Wales politics

Tory assembly leader 'must be decided in a contest'

Jonathan Morgan
Image caption Jonathan Morgan lost his Cardiff North seat to Labour

A former Conservative AM has called for a contest to decide who leads the party in the Welsh assembly.

Jonathan Morgan said Tory AMs should avoid a "grubby deal" that puts one candidate in charge.

He said his former colleagues must respect party members' desire to have a say on the future direction of the party.

Mr Morgan lost his Cardiff North seat to Labour's Julie Morgan by 1,782 votes.

He told BBC Wales's Dragon's Eye programme he had heard rumours of a "stitch up" that would avoid a leadership contest.

Asked who he would like to see in charge of the party in the assembly, Mr Morgan named AMs Angela Burns and Nick Ramsay, and said the Tories needed someone who was "moderate".

Challenged about his omission of Andrew RT Davies and Darren Millar, he said there was a risk that with the wrong candidate the party could "go backwards".

"We could revert to type, which is what the Conservative Party has a habit of doing," he said.

Both men had shown a range of skills in the last assembly, but the Tories must not "limit ourselves to a conversation about Darren and Andrew", Mr Morgan said.

Former Welsh Conservative assembly leader Nick Bourne lost his mid and west Wales regional seat in an otherwise good night for the Tories.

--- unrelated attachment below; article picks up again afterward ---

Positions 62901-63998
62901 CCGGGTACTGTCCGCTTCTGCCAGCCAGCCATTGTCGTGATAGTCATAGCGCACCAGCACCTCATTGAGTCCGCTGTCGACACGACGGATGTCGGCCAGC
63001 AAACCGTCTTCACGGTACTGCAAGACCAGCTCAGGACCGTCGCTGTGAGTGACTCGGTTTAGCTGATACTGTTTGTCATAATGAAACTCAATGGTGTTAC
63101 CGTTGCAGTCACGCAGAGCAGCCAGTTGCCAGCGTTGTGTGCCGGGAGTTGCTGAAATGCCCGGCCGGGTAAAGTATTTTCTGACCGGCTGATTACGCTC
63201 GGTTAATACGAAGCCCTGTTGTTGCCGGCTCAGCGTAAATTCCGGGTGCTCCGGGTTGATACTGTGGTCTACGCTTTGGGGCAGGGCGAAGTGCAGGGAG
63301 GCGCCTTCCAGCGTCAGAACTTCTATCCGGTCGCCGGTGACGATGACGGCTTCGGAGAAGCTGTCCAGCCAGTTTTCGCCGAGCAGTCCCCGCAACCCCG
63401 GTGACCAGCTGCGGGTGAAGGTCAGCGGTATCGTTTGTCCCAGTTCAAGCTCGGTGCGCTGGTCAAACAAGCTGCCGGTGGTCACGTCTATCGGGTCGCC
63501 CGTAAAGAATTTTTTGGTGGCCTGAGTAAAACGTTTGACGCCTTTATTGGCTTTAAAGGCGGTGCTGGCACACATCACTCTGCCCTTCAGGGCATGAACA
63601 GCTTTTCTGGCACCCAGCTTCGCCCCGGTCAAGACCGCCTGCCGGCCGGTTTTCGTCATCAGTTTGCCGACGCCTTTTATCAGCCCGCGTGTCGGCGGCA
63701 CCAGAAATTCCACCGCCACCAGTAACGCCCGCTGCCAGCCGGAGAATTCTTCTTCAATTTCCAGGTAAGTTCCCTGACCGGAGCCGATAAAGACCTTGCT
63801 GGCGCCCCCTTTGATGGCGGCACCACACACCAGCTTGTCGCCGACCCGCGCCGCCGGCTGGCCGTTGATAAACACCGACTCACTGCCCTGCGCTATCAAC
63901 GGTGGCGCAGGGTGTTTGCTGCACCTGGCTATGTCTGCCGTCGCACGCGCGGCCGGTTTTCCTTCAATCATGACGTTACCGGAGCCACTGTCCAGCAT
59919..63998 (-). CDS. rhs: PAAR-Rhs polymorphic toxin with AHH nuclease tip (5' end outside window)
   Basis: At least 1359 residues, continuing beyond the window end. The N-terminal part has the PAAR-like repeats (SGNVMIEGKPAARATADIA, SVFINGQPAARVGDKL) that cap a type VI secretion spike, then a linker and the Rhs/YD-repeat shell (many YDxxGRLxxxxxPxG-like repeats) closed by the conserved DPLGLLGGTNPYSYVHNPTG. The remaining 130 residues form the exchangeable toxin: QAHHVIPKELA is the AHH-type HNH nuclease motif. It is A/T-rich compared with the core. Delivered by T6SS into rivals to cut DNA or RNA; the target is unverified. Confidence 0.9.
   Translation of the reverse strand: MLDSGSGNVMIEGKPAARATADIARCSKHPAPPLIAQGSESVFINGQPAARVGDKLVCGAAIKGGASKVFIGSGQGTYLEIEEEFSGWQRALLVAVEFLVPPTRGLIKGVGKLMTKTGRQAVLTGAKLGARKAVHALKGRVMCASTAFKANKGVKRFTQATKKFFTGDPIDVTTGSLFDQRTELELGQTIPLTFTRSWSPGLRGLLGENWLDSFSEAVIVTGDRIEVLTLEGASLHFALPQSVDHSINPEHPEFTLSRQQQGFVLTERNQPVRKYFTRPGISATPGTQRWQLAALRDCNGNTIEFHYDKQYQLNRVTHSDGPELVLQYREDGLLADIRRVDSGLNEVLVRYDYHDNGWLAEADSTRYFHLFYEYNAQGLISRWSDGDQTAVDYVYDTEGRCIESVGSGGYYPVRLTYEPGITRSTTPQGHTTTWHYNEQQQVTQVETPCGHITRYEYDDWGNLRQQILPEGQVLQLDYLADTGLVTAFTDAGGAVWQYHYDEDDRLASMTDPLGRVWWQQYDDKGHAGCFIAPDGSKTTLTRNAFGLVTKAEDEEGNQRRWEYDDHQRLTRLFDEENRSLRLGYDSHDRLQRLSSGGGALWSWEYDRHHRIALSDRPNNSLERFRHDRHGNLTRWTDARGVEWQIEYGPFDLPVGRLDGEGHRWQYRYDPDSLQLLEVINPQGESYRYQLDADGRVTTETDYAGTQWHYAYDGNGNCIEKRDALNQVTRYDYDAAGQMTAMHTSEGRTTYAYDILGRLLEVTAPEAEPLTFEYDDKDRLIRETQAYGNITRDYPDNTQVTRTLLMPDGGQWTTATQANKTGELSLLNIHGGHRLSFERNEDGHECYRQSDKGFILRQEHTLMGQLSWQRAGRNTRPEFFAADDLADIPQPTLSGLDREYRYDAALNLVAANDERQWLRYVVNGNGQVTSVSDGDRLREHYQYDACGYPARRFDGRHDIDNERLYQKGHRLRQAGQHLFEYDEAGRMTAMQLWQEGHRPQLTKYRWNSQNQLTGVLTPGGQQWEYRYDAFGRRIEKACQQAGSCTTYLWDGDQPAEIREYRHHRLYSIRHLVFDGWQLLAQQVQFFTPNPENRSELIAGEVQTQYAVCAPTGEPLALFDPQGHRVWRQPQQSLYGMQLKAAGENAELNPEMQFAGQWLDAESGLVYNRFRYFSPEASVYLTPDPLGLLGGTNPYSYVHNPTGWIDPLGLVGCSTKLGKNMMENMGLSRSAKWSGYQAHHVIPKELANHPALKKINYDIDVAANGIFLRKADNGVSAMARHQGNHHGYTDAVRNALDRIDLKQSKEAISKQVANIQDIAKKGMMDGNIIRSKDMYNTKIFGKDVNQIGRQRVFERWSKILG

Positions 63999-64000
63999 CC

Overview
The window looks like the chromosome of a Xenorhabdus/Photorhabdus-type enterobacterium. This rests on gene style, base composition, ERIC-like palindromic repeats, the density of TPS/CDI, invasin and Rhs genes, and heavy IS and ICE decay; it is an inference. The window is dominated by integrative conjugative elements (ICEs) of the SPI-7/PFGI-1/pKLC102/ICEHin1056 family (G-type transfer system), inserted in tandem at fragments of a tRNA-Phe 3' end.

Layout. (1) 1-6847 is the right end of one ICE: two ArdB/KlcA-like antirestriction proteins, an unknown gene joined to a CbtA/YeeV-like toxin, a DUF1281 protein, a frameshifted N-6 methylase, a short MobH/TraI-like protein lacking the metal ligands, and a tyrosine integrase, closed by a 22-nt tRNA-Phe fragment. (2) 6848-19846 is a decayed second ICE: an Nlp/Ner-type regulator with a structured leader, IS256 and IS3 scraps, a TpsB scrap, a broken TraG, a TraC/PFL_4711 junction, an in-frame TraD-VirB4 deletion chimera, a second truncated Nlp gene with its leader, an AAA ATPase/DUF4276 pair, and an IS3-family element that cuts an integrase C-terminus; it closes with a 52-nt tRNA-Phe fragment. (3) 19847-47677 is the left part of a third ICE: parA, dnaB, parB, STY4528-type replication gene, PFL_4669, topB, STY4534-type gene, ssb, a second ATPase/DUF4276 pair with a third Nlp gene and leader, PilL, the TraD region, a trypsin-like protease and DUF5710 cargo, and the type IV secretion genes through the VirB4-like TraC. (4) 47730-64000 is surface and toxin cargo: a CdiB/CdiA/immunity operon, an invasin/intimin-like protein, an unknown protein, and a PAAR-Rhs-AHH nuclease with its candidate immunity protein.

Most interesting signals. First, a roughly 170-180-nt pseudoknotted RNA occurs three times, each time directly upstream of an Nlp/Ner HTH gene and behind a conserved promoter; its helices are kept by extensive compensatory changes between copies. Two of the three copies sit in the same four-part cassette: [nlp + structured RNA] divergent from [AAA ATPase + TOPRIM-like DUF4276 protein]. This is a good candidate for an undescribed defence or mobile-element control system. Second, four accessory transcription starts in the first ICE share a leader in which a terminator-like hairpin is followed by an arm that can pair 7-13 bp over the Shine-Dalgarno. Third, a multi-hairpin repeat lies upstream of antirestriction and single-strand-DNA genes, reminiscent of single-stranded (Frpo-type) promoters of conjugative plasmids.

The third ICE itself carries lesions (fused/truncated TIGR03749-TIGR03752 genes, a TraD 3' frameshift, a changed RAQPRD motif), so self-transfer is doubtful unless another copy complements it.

With 14 seats in the Senedd, the Conservatives overtook Plaid Cymru to become the second largest party.

Nominations to succeed Mr Bourne close next Monday. If there are three candidates the Tory group will whittle them down to two who go forward to a vote of party members.

Mr Morgan said: "I think we do need a contest. It's absolutely clear that there are people within the Conservative group who are immensely talented, who have a great deal to offer and what we need to do is to avoid any sort of grubby deal where only one member of the group emerges as the anointed favourite."

He suggested changing the party's constitution to officially recognise the assembly group leader as the leader of the party in Wales.

He added that while the Conservative Party might not like "the F word", he said: "A federal structure of some sort may be the answer" for England, Scotland and Wales.

Dragon's Eye is on BBC Two Wales at 1900 BST on Thursday 12 March

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